A new technique for bedside placement of enteral feeding tubes: a prospective cohort study
Günther Zick, Alexander Frerichs, Markus Ahrens, Bodo Schniewind, Gunnar Elke, Dirk Sch?dler, Inéz Frerichs, Markus Steinfath, Norbert Weiler
Critical Care , 2011, DOI: 10.1186/cc9407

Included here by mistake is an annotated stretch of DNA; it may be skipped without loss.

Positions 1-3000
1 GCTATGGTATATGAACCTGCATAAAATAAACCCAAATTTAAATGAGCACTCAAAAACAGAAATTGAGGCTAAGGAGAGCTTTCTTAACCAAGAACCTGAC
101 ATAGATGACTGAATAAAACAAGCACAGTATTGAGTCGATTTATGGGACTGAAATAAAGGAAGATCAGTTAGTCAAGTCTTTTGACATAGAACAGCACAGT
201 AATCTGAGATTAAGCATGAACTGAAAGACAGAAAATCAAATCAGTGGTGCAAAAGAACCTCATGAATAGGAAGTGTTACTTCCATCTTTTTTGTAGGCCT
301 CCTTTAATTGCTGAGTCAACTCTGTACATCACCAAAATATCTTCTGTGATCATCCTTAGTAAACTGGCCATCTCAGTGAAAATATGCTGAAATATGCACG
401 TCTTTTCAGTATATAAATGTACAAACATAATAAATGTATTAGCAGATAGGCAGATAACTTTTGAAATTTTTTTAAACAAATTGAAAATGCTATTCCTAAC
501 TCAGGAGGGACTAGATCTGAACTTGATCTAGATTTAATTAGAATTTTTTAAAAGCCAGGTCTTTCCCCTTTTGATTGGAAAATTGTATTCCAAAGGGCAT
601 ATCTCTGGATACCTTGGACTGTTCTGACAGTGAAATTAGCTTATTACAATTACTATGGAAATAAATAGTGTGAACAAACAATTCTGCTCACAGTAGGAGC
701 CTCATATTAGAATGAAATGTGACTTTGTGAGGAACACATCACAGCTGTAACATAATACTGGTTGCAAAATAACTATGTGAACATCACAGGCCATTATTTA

Abstract: This was a prospective cohort study in 27 critically ill patients subjected to transnasal endoscopy and intubation of the pylorus. Attending intensive care physicians were trained in the handling of the new endoscope for transnasal gastroenteroscopy for two days. A jejunal feeding tube was advanced via the instrument channel and the correct position assessed by contrast radiography. The primary outcome measure was successful postpyloric placement of the tube. Secondary outcome measures were time needed for the placement, complications such as bleeding and formation of loops, and the score of the placement difficulty graded from 1 (easy) to 4 (difficult). Data are given as mean values and standard deviation.Out of 34 attempted jejunal tube placements, 28 tubes (82%) were placed correctly in the jejunum. The duration of the procedure was 28 ± 12 minutes. The difficulty of the tube placement was judged as follows: grade 1: 17 patients, grade 2: 8 patients, grade 3: 7 patients, grade 4: 2 patients. In three cases, the tube position was incorrect, and in another three cases, the procedure had to be aborted. In one patient bleeding occurred that required no further treatment.Fast and reliable transnasal insertion of postpyloric feeding tubes can be accomplished by trained intensive care physicians at the bedside using the presented procedure. This new technique may facilitate early initiation of enteral feeding in intensive care patients.Feeding the critically ill patient should be preferentially accomplished via the enteral route [1,2]. A recent meta-analysis revealed that mortality and the incidence of pneumonia were significantly reduced in patients with enteral nutrition within 24 hours [3]. Parenteral nutrition may be associated with higher mortality [4].Intolerance of gastric feeding and high gastric volumes are the main obstacles for enteral nutrition [5]. If intragastric feeding fails despite prokinetic therapy with erythromycin and metoclopramide it is recommende